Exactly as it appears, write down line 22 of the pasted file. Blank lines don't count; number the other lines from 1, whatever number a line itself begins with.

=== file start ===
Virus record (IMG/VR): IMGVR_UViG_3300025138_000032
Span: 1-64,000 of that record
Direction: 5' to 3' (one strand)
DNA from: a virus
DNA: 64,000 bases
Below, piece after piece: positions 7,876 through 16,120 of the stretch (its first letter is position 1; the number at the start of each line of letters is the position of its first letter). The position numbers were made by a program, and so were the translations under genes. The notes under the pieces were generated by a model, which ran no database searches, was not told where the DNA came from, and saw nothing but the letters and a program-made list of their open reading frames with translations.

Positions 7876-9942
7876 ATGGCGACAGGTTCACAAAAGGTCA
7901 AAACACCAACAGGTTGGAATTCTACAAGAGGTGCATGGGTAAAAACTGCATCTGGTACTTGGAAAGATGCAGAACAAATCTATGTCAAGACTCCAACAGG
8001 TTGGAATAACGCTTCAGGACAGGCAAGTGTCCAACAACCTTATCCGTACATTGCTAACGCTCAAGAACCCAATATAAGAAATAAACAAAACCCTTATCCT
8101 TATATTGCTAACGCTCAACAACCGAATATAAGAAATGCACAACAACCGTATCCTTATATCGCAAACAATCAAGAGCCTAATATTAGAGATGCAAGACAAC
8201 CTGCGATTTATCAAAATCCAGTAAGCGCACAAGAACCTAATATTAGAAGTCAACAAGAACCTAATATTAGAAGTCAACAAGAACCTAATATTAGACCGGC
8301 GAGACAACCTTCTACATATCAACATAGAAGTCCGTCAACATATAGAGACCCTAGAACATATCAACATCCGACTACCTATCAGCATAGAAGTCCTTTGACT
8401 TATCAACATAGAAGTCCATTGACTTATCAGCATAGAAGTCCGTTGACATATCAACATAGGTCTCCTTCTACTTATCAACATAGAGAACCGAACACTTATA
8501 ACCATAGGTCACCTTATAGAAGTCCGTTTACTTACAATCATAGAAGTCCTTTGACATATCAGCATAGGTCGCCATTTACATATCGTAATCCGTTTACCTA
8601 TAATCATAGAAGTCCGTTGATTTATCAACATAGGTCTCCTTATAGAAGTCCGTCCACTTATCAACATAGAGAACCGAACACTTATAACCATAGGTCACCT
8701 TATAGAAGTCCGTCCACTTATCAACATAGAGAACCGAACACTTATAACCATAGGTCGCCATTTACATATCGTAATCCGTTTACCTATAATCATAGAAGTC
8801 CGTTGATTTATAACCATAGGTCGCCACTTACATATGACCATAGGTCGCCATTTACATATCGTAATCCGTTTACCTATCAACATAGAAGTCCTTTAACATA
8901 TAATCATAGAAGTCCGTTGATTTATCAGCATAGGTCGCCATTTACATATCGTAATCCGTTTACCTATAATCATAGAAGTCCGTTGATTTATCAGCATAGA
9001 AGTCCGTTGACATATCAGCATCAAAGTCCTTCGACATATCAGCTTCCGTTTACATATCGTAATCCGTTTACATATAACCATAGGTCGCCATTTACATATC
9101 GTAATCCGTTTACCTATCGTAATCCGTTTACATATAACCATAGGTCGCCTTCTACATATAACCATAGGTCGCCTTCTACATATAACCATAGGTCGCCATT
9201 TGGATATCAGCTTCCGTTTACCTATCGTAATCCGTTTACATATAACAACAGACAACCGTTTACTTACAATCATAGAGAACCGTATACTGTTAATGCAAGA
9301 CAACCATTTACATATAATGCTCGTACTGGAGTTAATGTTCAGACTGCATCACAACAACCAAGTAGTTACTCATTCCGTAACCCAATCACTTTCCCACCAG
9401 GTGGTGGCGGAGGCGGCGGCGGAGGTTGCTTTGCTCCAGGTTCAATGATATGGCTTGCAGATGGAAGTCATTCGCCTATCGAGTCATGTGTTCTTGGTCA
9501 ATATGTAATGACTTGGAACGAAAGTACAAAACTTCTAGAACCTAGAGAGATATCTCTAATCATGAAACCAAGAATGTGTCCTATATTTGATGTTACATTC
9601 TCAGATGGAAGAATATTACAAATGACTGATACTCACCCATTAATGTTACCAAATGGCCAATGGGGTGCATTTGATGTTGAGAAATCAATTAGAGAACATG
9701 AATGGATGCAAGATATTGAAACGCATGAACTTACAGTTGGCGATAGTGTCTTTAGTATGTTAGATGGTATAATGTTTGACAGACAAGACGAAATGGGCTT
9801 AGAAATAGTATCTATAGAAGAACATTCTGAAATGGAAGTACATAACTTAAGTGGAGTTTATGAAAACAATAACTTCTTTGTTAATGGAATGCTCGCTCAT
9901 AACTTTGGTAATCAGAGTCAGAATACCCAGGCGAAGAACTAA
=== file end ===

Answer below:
9201 TGGATATCAGCTTCCGTTTACCTATCGTAATCCGTTTACATATAACAACAGACAACCGTTTACTTACAATCATAGAGAACCGTATACTGTTAATGCAAGA